Why China is still the world’s factory, only upgraded
- Despite rising costs, a US trade war and the Covid-19 outbreak, China’s resilient supply chain has prevailed and enabled its economy to move up the value chain
- China remains an export powerhouse reshaping the landscape of global trade
Successive US tariff increases on Chinese products had the anticipated effect. US-bound exports from China fell by 17 per cent from 2017 to end-2019, resulting in a sharp drop in China’s market share in the world’s largest consumer market.
Second, export diversion helped. By selling inputs to third countries for assembly before the final products were shipped to the US, China was able to circumvent some trade levies, while still retaining value in the final products sold.
A once-in-a-generation public health crisis triggered by Covid-19 soon erupted. This, combined with Beijing’s draconian response to the coronavirus, almost paralysed the economy.
With production grinding to a halt and exports collapsing, many thought the pandemic could trigger a mass exodus of supply chains out of China, which would spell the end of the country’s reign over global trade. However, what transpired thereafter came as a surprise.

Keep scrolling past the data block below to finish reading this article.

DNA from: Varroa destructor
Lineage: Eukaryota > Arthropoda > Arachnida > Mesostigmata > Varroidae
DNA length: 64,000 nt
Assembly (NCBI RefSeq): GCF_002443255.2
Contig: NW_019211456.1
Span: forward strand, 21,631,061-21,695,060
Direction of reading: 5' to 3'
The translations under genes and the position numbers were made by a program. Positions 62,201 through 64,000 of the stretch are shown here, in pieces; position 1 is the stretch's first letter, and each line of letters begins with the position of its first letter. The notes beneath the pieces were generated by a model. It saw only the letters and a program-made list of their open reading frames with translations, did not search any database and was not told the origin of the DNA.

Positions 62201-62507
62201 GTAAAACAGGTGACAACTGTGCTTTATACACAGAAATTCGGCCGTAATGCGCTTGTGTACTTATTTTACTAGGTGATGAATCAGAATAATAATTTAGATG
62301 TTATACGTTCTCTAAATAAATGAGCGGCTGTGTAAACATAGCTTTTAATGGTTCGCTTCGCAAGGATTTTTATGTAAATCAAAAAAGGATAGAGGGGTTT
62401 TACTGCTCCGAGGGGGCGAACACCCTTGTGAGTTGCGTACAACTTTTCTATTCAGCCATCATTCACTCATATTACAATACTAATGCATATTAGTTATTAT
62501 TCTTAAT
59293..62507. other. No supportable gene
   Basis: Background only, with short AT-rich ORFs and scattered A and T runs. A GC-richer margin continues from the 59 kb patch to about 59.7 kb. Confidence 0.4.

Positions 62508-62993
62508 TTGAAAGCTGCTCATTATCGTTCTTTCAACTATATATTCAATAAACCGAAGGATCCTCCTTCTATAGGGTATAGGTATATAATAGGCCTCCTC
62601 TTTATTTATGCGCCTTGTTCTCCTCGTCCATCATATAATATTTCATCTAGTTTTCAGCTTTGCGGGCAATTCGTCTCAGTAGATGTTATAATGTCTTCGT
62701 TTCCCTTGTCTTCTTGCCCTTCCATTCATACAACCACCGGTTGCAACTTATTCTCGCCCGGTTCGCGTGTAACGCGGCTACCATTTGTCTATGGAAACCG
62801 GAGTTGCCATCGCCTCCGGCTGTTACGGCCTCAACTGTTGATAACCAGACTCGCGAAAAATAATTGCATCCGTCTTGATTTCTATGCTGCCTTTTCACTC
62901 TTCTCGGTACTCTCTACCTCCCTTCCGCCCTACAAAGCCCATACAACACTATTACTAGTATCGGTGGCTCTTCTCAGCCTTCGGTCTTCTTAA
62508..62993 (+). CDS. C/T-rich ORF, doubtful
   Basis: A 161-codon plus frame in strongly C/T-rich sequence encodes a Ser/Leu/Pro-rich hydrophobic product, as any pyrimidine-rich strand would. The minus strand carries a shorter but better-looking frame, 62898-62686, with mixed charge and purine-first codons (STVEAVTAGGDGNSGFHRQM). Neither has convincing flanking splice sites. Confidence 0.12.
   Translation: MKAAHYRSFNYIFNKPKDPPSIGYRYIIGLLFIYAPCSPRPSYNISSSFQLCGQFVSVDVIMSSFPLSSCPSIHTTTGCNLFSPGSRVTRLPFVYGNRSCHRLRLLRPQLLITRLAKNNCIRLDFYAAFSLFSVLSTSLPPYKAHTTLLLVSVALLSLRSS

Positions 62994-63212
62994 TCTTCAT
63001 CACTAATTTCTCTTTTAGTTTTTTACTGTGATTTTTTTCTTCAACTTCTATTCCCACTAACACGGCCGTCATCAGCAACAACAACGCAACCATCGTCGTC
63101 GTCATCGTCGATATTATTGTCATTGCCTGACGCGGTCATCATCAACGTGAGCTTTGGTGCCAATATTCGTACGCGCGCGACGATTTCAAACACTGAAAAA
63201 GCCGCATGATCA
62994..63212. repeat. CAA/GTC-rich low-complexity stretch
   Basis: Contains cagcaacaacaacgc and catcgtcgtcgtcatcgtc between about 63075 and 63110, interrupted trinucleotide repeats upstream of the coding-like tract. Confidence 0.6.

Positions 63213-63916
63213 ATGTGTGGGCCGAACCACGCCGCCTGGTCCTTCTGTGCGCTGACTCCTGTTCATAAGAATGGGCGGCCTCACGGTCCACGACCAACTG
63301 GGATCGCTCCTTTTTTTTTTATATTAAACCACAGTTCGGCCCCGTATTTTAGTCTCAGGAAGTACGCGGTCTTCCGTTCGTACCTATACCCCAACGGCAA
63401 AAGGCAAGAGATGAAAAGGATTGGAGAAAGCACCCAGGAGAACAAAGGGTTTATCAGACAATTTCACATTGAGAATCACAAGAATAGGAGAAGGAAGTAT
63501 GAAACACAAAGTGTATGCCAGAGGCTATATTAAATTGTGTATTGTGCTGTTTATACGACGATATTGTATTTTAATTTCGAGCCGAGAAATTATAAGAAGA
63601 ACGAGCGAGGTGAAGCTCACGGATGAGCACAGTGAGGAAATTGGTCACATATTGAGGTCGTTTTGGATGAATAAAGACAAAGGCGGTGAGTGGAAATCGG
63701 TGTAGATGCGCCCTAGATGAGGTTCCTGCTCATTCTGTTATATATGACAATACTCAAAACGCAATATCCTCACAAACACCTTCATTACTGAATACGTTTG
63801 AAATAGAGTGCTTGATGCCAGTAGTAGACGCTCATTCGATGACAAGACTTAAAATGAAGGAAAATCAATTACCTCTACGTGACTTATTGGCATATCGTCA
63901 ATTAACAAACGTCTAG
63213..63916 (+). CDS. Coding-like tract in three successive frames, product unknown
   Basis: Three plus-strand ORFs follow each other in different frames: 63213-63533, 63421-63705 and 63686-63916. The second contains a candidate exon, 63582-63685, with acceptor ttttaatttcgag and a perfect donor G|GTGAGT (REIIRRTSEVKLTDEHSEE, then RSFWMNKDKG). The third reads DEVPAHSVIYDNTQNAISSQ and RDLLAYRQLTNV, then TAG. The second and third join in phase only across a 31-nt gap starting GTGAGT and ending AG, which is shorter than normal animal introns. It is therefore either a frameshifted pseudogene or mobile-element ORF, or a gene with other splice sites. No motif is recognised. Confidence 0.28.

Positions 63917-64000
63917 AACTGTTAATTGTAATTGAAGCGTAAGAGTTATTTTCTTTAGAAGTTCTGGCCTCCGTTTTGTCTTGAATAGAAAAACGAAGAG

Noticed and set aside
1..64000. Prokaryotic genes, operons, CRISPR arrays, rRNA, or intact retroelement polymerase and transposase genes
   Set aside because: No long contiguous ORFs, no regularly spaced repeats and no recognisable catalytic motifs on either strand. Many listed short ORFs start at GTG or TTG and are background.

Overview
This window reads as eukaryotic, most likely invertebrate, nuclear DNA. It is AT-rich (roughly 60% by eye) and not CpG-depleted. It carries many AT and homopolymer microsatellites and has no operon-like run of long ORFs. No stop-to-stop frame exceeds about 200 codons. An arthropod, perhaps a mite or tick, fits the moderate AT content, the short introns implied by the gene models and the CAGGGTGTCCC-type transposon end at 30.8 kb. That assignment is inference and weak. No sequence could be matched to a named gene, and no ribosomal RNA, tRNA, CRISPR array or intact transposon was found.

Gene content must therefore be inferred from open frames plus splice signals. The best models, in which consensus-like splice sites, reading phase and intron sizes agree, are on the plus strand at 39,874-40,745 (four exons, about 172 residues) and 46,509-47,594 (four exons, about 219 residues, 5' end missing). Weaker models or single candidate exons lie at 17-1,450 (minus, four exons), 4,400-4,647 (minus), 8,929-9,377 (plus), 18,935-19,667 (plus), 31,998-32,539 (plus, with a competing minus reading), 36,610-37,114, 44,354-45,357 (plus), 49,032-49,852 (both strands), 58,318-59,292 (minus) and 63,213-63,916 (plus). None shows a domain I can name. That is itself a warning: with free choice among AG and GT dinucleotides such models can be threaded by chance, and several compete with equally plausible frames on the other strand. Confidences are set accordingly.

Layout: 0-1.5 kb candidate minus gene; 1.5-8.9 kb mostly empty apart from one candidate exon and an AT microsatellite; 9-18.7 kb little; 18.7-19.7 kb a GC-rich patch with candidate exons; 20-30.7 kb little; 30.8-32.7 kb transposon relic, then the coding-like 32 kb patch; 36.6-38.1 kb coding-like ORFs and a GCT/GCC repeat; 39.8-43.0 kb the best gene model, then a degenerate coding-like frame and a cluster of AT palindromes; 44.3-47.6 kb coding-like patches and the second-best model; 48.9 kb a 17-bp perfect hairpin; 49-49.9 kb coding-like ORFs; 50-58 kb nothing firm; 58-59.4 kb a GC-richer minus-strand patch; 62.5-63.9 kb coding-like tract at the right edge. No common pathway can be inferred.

On the one hand, China’s forceful response was quite effective in containing the outbreak, paving the way for a swift resumption of production and exports. On the other, the rapid spread of the virus to the rest of the world wreaked havoc on global production, bringing trade to its knees.
The effective defence against the trade war and Covid-19 reflects the resilience of China’s supply-chain ecosystem. This resilience, as our research suggests, is no longer built on cost competitiveness as China’s economy matures, and the demographic cycle turns.
Instead, it is a result of an accelerated upgrading of China’s domestic production system, which enables its economy to move up the value chain.
Take China’s involvement in iPhone’s production as an example. From managing only one part of the iPhone 3G’s production – final assembly – in 2008, China went on to contribute 11 items to the iPhone X’s production in 2018.
Its share in iPhone’s total billing cost and retail value increased seven-to-eight-fold over 10 years.
China’s emergence as an export powerhouse also reshaped the landscape of global trade. Our study shows that developed economies – led by Japan and the US – have lost significant market share to China in the medium to highly skilled export segments.
On the flipside, China has lost market share in some low-skilled and labour-intensive sectors in recent years – due to rising wage costs – to emerging markets such as Vietnam.
However, China has retained many critical supply chains locally, making it necessary for others to cooperate with it, and so allowing it expand, instead of relocating, its production network beyond its borders. This strategy has helped China to establish an inclusive and enduring production ecosystem, which may prolong its days as the “world’s factory”.
Aidan Yao is senior emerging Asia economist at AXA Investment Managers